Anahit Behrooz: What was the little bit of your self that you just put in Jean?
Rosy McEwen: What I spoke about earlier than, I believe: that stress society places on ladies to be a lot that there is not sufficient freedom to be our genuine selves. That frustrates me lots, and it holds me again. Jean taught me a lot about having braveness, and never feeling like you must match into the tiny house that is been given to you.
Anahit Behrooz: I cherished how this movie builds out its queer world, virtually like a technique of queer archiving. Was attending to grips with the granular components of that historical past additionally vital?
Rosy McEwen: Oh, yeah, completely. There’s the messaging that she was studying and seeing on a day-to-day foundation, whether or not it’s Margaret Thatcher’s voice on the radio speaking about normative relationships and even Blind Date, and the way a lot stress is placed on femininity as what defines a lady. I [wanted] to encompass myself with precisely what Jean would have been seeing and listening to each single day. Though it was heartbreaking and irritating, it was actually useful to have it seep into my psyche.
Anahit Behrooz: It appears to me that British cinema retains returning to this era. Is there one thing concerning the Thatcherite period that makes it such fertile floor?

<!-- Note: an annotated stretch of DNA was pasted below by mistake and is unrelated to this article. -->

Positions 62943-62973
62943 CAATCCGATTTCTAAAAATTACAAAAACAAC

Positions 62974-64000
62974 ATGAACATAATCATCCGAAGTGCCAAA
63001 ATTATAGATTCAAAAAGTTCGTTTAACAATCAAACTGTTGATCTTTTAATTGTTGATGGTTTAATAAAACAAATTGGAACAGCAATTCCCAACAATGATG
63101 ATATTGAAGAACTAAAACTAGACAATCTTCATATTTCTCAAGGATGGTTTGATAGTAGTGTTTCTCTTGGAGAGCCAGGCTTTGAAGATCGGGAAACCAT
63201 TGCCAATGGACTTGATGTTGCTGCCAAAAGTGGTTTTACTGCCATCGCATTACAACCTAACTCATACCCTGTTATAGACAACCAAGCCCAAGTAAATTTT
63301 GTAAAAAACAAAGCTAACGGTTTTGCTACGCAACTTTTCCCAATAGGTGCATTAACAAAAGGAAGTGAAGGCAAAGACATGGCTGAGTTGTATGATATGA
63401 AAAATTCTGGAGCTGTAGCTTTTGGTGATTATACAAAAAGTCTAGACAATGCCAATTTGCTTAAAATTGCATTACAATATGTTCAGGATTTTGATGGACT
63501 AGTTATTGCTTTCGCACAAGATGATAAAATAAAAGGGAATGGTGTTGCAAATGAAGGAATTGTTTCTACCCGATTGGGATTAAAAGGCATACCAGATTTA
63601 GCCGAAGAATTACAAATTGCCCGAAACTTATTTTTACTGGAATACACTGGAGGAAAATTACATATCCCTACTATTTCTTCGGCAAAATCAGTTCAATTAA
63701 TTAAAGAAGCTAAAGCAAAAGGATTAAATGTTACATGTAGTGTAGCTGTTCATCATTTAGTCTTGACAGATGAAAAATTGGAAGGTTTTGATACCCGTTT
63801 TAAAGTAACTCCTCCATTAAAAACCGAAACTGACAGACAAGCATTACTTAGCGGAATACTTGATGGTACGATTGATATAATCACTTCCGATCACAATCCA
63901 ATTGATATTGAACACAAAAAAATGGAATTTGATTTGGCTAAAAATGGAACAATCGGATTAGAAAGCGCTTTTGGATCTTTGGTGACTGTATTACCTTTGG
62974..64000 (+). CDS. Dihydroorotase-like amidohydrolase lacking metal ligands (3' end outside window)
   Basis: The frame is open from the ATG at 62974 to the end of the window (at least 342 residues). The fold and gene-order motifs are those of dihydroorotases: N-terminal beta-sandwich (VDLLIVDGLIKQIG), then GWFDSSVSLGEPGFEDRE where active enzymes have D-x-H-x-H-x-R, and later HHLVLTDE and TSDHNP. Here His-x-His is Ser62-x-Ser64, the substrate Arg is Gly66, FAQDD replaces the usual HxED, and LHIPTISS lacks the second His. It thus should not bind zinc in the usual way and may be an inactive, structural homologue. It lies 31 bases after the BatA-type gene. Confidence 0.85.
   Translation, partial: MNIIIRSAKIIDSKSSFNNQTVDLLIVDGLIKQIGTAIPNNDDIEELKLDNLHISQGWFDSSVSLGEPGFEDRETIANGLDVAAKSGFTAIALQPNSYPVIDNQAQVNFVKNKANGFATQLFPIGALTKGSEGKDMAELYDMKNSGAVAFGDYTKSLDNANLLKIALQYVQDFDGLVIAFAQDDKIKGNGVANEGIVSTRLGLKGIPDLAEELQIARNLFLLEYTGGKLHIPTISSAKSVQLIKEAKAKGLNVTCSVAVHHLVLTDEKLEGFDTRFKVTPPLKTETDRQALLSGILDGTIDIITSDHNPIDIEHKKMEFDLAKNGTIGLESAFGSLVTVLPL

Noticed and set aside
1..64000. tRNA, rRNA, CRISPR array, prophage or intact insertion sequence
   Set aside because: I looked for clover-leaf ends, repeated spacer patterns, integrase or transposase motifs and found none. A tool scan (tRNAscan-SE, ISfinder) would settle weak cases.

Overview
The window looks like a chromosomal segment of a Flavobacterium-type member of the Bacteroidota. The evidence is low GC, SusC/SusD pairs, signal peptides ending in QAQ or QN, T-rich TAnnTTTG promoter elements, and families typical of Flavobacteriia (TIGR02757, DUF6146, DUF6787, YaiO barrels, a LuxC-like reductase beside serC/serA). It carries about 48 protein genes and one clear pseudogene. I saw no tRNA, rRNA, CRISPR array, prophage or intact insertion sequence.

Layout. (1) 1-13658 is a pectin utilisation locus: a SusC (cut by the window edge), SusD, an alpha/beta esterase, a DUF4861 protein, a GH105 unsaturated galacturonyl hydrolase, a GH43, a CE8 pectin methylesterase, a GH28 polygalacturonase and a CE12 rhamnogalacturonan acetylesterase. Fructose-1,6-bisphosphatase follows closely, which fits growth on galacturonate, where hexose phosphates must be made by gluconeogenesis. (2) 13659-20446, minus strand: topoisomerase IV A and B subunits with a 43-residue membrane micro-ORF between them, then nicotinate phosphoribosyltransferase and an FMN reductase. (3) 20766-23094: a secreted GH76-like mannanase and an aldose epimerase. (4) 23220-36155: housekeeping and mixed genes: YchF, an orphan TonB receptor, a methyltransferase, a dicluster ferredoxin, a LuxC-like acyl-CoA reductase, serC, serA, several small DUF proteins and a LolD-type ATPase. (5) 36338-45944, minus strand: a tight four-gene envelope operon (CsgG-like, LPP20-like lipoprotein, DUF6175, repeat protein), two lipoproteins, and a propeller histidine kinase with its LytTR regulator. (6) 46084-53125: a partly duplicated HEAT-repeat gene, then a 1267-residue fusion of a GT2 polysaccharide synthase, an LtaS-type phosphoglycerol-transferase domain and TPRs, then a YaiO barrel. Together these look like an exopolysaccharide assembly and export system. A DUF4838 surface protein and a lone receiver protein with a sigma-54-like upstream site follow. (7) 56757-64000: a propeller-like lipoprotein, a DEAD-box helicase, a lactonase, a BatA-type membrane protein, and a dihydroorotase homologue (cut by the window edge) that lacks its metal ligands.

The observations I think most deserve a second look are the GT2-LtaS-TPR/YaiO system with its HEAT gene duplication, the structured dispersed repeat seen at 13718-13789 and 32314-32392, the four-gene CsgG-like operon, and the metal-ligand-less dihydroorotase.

Rosy McEwen: Effectively, I really assume I’ve to disagree. As a result of sure, Margaret Thatcher’s [term] was an enormous time of change for Britain, however really, I did not even know Part 28 had existed earlier than I learn the script, and I used to be in school when it was abolished in 2003. It feels just like the story has by no means been instructed. The explanation I believe persons are responding to [Blue Jean] is as a result of everybody’s like, ‘How did I not find out about this?’ And I really feel like lesbians specifically fall into shadow. If you concentrate on the illustration of lesbians on display, it’s normally very aesthetic and oversexualised. To see lesbians, butch lesbians, stunning lesbians, simply being a pair feels so refreshing and obligatory.
Anahit Behrooz: Why do you assume we now have forgotten?
Rosy McEwen: I don’t know. It seems like a shameful secret. And it being abolished in 2003 … There was nothing actually about it being abolished, there wasn’t an enormous launch. It simply type of slid underneath the carpet like, “Oh, we already did this actually unhealthy factor, let’s simply eliminate it and never inform anybody.” I believe persons are ashamed.
Anahit Behrooz: On the similar time, Blue Jean additionally presents a extremely stunning depiction of queer neighborhood. Why was it so vital to centre this type of queer pleasure?
Rosy McEwen: It is so pretty to have [Jean’s girlfriend] Viv and her pals as a part of the story relatively than simply Jean struggling. It makes it a personality examine, each of Jean and in addition Viv. I bear in mind Georgia instructed me that when she met Sarah, considered one of our [consultant] lecturers who was working on the time, that that they had numerous conversations about what this time was like. After which on the finish of their chat, Sarah mentioned: “Please simply make us cool, as a result of we had been cool. We had been actually well-dressed. And we had been badass.”
Blue Jean is out on February 10, 2023.